4.     What the FAQ?  Have an up-to-date and clearly written FAQ page.  Many of your customer enquiries will fall into common categories. Review these and update your FAQ page accordingly. 

5.     Take it offline. Are you doing pop-ups or events? Now is the chance to meet your customers face-to-face and really get some nitty gritty feedback on your products or services. If you’re not, consider focus groups. It’s a relatively low-cost way to get invaluable and direct feedback on your products or services.  Companies like ARBC can offer this service.


A customer is like a guest

You do not have a second chance to make a first impression, so it is very important that you are always smiling, inspiring and giving the customer a warm welcoming. Body language is more powerful than words, so make sure you have a positive attitude.

A customer is like a guest, so you have to see yourself as the host. Your guests at home are different, and so are your customers. Pay attention to the little things and you will save a lot of time. They are more important than you think.

When you know which type of customer you have, then you can find the right item and give the customer the correct information.

Storytelling is very important today, because a lot of customers for instans already have a pair of jeans, so you have to know what to say to sell another pair.

If you can tell them, what they need before they find it themselves, then you will have a very good and loyal customer. If a customer asks for a dress, always find out what kind of dress the customer wants. You have to give them a total look. Do not hesitate to ask, if you should find a pair of shoes to match the dress, show them other accessories, give advice about makeup and hair styling to the dress, if the customer has interest. As a sales advisor you have to understand that it is important to know more than just about clothes and trends. A lot of customers do not have time to find the perfect hairdresser, the best beauty salon or the newest restaurant. You have to inspire the customer and tell about new things. If a customer gets an exceptionel good shopping experience, trust me, you will have a very loyal customer, who will only ask for you in the shop. I think that is the biggest compliment you can get, because we all know that time is money.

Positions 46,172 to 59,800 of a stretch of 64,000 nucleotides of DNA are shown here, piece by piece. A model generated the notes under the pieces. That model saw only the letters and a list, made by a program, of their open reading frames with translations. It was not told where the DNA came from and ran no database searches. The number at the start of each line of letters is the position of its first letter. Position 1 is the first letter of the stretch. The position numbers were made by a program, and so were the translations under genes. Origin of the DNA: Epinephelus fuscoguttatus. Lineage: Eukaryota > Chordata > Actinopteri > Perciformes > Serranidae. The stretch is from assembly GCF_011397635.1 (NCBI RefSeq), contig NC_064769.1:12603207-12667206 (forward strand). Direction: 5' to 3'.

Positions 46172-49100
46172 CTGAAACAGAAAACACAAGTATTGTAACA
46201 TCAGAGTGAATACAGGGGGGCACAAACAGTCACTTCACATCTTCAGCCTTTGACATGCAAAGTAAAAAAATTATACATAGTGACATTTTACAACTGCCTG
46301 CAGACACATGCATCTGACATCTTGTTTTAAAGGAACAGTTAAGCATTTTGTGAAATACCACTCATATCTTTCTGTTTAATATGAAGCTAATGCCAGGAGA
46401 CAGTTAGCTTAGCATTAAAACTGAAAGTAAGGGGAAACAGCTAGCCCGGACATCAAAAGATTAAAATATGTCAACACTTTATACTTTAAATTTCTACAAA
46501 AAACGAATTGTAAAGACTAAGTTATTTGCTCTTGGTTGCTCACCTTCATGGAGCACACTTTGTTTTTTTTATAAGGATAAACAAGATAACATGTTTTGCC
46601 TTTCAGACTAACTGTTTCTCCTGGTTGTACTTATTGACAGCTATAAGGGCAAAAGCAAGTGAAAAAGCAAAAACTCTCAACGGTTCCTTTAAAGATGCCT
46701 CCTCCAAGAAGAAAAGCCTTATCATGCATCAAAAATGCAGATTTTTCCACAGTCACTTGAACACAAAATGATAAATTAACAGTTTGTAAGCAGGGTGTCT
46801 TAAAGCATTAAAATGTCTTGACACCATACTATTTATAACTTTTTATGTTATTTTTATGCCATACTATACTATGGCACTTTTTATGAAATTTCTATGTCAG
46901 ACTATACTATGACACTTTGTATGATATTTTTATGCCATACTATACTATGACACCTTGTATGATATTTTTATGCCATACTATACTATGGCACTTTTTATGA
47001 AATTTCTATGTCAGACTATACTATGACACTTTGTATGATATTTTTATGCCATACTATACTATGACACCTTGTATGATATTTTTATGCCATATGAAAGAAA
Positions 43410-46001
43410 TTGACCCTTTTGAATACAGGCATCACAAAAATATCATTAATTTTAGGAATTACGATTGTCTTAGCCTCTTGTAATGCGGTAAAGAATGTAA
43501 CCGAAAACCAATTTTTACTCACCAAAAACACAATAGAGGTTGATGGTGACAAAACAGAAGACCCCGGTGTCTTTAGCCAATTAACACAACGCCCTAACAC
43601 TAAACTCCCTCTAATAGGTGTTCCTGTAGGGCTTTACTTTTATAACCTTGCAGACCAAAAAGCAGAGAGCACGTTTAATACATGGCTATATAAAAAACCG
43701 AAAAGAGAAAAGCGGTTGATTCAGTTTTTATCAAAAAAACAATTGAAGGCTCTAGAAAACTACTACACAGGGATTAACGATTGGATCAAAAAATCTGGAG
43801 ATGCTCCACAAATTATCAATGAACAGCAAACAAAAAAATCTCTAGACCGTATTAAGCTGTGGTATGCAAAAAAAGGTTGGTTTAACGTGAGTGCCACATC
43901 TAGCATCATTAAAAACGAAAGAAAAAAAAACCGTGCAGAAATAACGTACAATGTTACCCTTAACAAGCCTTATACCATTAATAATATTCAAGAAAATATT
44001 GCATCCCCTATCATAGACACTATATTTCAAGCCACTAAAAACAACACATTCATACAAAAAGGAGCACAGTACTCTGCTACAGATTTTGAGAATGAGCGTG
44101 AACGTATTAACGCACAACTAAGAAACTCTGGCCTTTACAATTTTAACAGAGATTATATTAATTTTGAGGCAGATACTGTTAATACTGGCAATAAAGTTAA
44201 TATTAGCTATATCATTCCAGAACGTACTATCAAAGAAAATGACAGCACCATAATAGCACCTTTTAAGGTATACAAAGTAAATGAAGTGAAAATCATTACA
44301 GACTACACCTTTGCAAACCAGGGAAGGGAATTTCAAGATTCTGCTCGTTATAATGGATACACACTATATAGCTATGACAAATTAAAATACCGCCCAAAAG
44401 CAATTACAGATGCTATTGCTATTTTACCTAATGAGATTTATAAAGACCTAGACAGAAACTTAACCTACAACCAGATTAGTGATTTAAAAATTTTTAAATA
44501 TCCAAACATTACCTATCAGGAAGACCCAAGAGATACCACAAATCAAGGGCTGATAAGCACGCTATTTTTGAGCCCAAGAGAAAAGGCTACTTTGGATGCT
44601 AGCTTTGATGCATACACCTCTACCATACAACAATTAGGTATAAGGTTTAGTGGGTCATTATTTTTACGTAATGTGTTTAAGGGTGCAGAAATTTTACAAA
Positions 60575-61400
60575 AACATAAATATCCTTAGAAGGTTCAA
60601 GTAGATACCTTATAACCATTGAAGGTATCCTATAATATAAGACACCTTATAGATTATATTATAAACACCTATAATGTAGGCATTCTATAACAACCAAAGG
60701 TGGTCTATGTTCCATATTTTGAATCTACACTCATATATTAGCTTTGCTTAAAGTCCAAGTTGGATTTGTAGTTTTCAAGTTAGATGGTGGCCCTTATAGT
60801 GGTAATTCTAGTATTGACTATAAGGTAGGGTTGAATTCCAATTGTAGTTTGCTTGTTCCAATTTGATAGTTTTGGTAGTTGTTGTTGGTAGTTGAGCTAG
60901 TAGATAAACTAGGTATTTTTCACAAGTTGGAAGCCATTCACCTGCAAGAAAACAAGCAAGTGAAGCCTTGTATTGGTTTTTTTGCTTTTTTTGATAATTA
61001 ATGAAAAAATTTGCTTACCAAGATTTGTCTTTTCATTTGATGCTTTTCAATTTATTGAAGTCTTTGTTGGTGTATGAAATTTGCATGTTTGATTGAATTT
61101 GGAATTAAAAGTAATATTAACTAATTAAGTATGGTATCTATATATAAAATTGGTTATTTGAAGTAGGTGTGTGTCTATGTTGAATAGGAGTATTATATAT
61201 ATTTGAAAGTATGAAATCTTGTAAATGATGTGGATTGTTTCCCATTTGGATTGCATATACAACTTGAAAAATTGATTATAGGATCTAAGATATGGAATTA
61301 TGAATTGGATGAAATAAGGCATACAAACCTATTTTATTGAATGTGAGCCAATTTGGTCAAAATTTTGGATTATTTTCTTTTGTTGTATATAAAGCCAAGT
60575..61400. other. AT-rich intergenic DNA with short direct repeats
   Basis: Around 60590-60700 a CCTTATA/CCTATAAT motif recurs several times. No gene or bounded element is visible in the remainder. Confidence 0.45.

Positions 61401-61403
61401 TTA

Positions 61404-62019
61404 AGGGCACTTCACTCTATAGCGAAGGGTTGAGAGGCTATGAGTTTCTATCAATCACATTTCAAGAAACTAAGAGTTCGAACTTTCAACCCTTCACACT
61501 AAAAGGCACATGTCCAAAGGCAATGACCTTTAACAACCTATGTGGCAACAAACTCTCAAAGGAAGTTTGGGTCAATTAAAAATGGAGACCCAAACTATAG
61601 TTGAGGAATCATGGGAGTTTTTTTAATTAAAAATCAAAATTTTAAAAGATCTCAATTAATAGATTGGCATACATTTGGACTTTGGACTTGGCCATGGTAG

Make sure the customer feels at home, make a cup of coffee, show them around the shop. If a customer buys a lot of things from your shop, maybe give them a little gift or celebrate it with them serving champagne.

If a customer asks for something, you do not have in the shop, do not hesitate to help the customer to find it, - maybe you find shops or go with the customer to another shop. Make sure to follow up on the customer (aftersale), because you can build an ongoing relationship with them. Send the customer a picture, when you get the new collection from their favourite brand ( pre- sale). Listen carefully to what the customer is saying to you, so you know what to speak about next time they visit the shop. Always remember the customer's name, shoe size and so on and find clothes that fits the customer's style and bodytype. The most important thing is to make the customer look and feel more confident and beautiful. If the pants they try on - do not look good on the customer - then tell them, because if you tell them they look wonderful each time they try on a new item - do you really think they will come back to you another time? Furthermore you have to find out what they do for a living, because maybe they have a dresscode at work or they travel a lot.

When you are dealing with a tourist then maybe help them with a booking at a restaurant, follow them to other shops, maybe they would like you to send their bags to the hotel so they do not have to carry all the bags by themself. Maybe you write a thank you note or send them a Christmas card.

Excellence service is about doing more than expected and always remember that a good customer is a very easy way to achieve more new customers, because next time the customer visits the shop, she will bring her friends.



Service excellence in Beauty and Makeup

In the field of Beauty and Makeup services according to me, the most important criteria to meet is Clients requirements. 

A lot of the time we end up buying products that don't suit us or that we really don't need. This is because we fall prey to the sales talk.